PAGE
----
Delete search term

Header

Quick navigation

Main navigation

Google Glass app project

A clear perspective for paraglider pilots

Researchers at the Institute of Applied Information Technology have developed a Google Glass app for paraglider pilots. Thanks to a head-up display, pilots have a range of relevant information in their line of vision while still being able to observe their environment. Besides making the paragliding experience more enjoyable, this app also makes it safer.

Paraglider pilots have far more than the captivating view to occupy their attention. Many pilots now use electronic devices to help them navigate at altitude in safety. One such is Professor Karl Rege, who is not only a paragliding enthusiast but also teaches at the Institute of Applied Information Technology (InIT). As he explains, “Once you start flying cross country, electronic instruments are essential. Without them, it is simply impossible to take account of all the airspaces, restrictions, danger zones and obstacles to flight.”

To date, only a few costly flight instrument systems have been able to cover all these parameters. Displaying the data intelligibly has proved a further problem, in addition to which many instrument panels are difficult to read in direct sunlight. Working with Information Technology students on a number of project assignments and bachelor degree theses, Karl Rege has now developed a Google Glass based prototype software application which provides paraglider pilots with a wide range of relevant metrics on a head-up display.

 “Once you start flying cross country, electronic instruments are essential. Without them, it is simply impossible to take account of all the airspaces, restrictions, danger zones and obstacles to flight.”

Professor Karl Rege, Project Manager, Institute of Applied Information Technology (InIT)

Google Glass technology

Google Glass uses a prism to project a small screen straight into the user’s line of vision. The prism is placed above the user’s right eye, thus impairing normal vision only marginally. To the user, the high-definition display appears to be two metres away. This makes it possible for the user to observe the screen without having to alter his or her gaze significantly, thus reducing eye fatigue to a minimum. “By inserting a small additional shield, the display can also easily be read in bright sunlight,” explains Karl Rege. “Operation of the system is intuitively easy to grasp, starting with the spoken command “OK Glass” and continuing with finger gestures on the spectacle frame.”

Gleitschirmflieger im Flug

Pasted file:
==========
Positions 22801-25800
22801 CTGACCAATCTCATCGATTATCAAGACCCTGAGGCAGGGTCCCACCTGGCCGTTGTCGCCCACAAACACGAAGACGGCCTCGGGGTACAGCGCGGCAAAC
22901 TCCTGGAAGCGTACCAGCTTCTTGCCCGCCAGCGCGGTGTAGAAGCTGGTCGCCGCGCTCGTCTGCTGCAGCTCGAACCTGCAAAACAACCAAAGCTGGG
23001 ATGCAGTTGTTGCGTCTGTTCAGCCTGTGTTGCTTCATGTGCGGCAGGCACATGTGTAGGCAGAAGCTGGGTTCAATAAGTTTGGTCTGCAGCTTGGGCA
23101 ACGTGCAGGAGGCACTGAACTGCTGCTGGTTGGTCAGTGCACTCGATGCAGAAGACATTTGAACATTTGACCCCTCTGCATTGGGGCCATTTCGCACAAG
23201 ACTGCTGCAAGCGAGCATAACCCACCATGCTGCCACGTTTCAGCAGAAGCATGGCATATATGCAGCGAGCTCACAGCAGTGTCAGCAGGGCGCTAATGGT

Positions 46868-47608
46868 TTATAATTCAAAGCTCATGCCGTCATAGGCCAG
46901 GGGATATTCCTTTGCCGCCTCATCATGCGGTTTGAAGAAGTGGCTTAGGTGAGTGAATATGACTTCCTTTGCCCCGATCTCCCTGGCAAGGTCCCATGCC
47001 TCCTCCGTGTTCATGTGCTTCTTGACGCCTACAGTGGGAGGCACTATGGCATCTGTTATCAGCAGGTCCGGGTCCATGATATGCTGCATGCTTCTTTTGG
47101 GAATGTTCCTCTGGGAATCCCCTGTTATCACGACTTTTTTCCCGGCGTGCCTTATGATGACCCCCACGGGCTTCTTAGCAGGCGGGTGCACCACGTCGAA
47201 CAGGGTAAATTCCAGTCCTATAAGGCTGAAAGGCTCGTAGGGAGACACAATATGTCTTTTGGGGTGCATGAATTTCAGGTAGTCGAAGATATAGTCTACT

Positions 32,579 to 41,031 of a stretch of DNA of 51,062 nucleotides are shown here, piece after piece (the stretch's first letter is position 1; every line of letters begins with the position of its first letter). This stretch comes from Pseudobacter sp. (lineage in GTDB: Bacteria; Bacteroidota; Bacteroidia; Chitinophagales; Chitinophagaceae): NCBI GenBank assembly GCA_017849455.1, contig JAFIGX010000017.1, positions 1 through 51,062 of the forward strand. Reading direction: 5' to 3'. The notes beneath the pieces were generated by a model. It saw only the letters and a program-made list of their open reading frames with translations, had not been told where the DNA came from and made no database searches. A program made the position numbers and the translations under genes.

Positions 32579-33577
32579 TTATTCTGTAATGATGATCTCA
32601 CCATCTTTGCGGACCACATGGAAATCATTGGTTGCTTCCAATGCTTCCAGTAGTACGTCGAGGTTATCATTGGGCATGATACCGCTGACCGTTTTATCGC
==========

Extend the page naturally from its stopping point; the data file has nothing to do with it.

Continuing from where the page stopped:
Incorporating sensors and data into the app

The newly developed app provides the pilot with information from several different sources. A Bluetooth low energy network transmits data from the sensors in the Flytec SensBox, a device specially designed for measuring flight data and transmitting it to mobile aviation applications. The Google Glass paraglider app also draws on data from the off-line Google Maps library, the Swiss Federal Office of Civil Aviation inventory of air navigation obstacles and air-traffic information from Skyguide, Switzerland’s air traffic control authority.

“The display shows the rate of ascent or descent in both digital and analogue form and how these are evolving over time, height above sea level, ground speed and the current time.”

Professor Karl Rege, Project Manager, Institute of Applied Information Technology (InIT)

Google Glass display

Karte mit Flugroute und Hindernissen als Overlay zur Sicht des Gleitschirmpiloten: Hochspannungsleitungen
Portrait einer Gleitschirmpilotin am Boden, trägt Google-Glass und Flugausrüstung

The display has deliberately been kept simple and is limited to the information the pilot needs. “The display shows the rate of ascent or descent in both digital and analogue form and how these are evolving over time, height above sea level, ground speed and the current time.” explains Karl Rege. The background is a simple two-dimensional land map enabling the pilot to keep his or her bearings. This map also includes take-off and landing areas, designated airspaces and air-navigation obstacles. As the paraglider approaches one of these, visual and acoustic signals are automatically generated, ranging from “information”, to “warning” to “dangerous” depending on their proximity.

Initial test results and next steps

The initial test flights have already been successfully carried out. In addition to demonstrating the fundamental viability of the concept, these test flights also identified several areas for potential improvement, on which the ZHAW project is still working. The ZHAW School of Engineering is now working with Flytec to refine the prototype into a concrete product for paraglider pilots. In the not-too-distant future, that may well mean that the “OK Glass” command will often be heard at paraglider take-off sites.

At a glance

Participating institutes and centres:

Financing: Special financing ZHAW School of Engineering

Project status: completed